Recently, while watching a documentary about the life of an English agent operating in France during the Second World War, I came to know how Germans were able to circle her position through tracking her wireless device. Though, she knew that it was safe to operate the wireless device for up to 15 minutes continuously and she used it from different locations, but still was aware that it wouldn’t be possible to hide her location for more than six weeks.
Moving forward a few decades, the end of The Cold War in the 1990s brought about a revolutionary shift in overall outlook of the geospatial industry, opening its frontiers for commercial exploitation. End of selective availability of GPS and granting of the first commercial license of Earth observation satellite brought the power of location into the hands of the common man. Soon, the world began to witness the emergence of innovative companies, creating new markets and simultaneously embedding spatial dimensions in engineering, businesses, infrastructure, and consumer industries.
Today, what excites me is the fact that location offers the much needed fourth pillar (along with AI, IoT, and Big Data) to the Fourth Industrial Revolution, enabling disruptive innovations and driving smart solutions for the future generations who are facing challenges of growing consumerism and depleting resources. All this makes it all the more important to observe, monitor and manage our planet earth in almost real-time.
Innovations in technology and delivery platforms like the NewSpace revolution, duly augmented by drones, miniature sensors, Cloud platforms, and artificial intelligence has made geospatial data and its capabilities a commodity to such an extent that it has become “by default” in our work and personal lives.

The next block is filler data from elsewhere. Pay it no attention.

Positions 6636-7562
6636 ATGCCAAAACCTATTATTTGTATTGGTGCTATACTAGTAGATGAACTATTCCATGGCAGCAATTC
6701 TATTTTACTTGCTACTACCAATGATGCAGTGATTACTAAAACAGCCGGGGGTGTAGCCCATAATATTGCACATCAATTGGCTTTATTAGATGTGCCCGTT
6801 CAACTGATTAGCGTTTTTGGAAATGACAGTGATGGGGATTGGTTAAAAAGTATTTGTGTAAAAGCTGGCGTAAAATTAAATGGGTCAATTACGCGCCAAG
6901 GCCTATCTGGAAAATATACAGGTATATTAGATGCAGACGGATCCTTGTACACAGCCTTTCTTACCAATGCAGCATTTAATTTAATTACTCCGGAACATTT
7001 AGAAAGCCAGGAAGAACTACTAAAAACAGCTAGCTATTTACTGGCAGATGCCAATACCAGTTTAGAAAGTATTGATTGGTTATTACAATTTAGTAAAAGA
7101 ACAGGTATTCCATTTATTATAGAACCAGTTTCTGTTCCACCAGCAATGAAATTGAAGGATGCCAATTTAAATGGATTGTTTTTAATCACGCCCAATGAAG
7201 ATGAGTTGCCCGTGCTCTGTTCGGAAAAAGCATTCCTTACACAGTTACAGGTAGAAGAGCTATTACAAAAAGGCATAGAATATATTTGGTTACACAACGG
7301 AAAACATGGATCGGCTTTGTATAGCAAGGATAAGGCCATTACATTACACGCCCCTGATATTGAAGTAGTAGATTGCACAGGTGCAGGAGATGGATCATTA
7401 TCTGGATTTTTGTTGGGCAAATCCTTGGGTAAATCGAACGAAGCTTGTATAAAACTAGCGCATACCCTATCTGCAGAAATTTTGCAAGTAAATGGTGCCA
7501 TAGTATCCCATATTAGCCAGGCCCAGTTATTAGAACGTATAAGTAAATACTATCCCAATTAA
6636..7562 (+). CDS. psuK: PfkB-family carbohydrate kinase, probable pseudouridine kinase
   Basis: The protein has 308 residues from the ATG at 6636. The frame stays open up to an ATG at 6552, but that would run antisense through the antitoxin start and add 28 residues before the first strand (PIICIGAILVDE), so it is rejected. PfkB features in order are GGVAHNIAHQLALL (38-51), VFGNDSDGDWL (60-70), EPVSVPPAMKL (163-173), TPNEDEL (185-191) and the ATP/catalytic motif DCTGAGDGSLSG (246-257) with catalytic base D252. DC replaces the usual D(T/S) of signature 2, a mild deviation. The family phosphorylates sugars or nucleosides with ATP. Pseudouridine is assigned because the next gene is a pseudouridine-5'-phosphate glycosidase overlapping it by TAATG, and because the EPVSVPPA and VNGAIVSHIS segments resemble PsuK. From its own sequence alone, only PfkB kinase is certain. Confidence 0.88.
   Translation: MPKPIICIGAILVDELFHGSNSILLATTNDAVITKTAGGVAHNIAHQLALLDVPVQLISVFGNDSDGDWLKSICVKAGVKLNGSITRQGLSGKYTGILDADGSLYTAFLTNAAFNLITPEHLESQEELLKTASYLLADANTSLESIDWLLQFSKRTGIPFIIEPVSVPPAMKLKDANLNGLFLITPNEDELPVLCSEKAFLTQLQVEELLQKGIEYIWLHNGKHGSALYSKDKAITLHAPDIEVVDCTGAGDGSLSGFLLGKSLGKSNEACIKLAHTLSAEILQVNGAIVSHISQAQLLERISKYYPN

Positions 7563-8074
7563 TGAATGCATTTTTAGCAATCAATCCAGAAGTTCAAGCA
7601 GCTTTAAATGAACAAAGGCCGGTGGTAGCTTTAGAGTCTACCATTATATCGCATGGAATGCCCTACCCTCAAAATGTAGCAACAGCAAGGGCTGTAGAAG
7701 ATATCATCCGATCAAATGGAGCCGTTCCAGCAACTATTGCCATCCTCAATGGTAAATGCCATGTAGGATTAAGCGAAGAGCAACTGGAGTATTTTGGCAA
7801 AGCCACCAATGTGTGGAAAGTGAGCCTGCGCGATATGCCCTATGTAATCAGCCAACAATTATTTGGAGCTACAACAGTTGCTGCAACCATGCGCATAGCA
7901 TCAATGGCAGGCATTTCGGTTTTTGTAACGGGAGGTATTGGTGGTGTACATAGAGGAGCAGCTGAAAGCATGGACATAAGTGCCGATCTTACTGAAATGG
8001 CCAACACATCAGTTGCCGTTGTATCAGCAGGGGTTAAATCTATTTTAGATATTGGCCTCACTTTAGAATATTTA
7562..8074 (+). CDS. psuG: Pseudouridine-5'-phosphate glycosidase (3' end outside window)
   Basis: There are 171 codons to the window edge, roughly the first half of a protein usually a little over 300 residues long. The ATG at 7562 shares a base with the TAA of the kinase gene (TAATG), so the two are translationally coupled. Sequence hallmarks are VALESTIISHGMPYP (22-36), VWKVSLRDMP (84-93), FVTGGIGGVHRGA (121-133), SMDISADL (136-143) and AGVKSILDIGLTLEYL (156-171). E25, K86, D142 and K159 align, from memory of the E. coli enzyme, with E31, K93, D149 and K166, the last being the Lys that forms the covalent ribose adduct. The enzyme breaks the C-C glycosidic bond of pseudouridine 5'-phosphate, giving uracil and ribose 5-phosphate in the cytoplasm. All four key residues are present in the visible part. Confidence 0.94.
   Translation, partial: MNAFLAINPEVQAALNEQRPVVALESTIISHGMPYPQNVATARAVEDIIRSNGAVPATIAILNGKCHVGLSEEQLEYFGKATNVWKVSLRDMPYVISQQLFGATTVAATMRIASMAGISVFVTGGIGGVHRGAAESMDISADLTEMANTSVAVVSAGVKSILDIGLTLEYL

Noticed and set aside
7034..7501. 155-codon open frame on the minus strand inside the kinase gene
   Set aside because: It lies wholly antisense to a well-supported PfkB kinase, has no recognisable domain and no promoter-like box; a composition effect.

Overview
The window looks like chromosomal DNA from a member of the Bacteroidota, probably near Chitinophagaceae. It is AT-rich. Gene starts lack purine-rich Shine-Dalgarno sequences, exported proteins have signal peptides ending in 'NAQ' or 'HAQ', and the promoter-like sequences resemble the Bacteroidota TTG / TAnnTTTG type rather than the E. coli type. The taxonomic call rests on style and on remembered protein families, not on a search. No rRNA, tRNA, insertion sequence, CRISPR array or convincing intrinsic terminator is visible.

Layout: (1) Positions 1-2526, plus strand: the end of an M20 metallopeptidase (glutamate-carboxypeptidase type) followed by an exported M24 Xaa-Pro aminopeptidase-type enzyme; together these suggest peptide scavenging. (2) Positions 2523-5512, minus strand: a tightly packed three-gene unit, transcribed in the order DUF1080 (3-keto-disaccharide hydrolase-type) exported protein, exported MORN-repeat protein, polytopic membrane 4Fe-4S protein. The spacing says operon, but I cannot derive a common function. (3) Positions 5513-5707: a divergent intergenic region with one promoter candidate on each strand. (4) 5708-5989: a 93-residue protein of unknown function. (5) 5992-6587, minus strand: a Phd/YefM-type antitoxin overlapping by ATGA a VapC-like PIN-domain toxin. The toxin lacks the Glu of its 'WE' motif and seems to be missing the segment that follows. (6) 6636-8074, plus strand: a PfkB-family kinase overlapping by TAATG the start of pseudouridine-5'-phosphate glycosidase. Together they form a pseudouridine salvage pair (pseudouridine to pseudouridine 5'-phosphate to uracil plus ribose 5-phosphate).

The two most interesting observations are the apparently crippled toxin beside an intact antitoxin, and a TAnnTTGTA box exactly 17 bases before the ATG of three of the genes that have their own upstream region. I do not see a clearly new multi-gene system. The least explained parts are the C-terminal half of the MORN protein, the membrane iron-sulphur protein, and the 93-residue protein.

The ‘Geospatial Way’ is the future and probably the most efficient and effective way to collect, process and utilize information in the overall global development agenda. It helps to identify, understand and contextualize challenges the world is facing today. Integrated geospatial information framework and readiness do have a direct correlation with human development and quality of life. The Geospatial Readiness Index has clearly indicated that countries which have better geospatial institutional infrastructure and policies, also have adopted its benefits across almost every walk of socio-economic activities, furthering their programs of sustainable development.
However, the digital divide is increasing and the geospatial divide may make it even worse for some countries to catch up. It’s the right time to invest in developing a positive and collaborative approach towards building global geospatial infrastructure and policy frameworks. While we recognize that the world economy runs on location-based services and data is the new oil, it is equally important to develop partnership models towards the adoption of geospatial knowledge in making the Sustainable Development Goals a reality. In our quest to leave no one behind, it’s pre-requisite to work with everyone with an approach of mutual trust, respect, and gains.
This post first appeared on LinkedIn.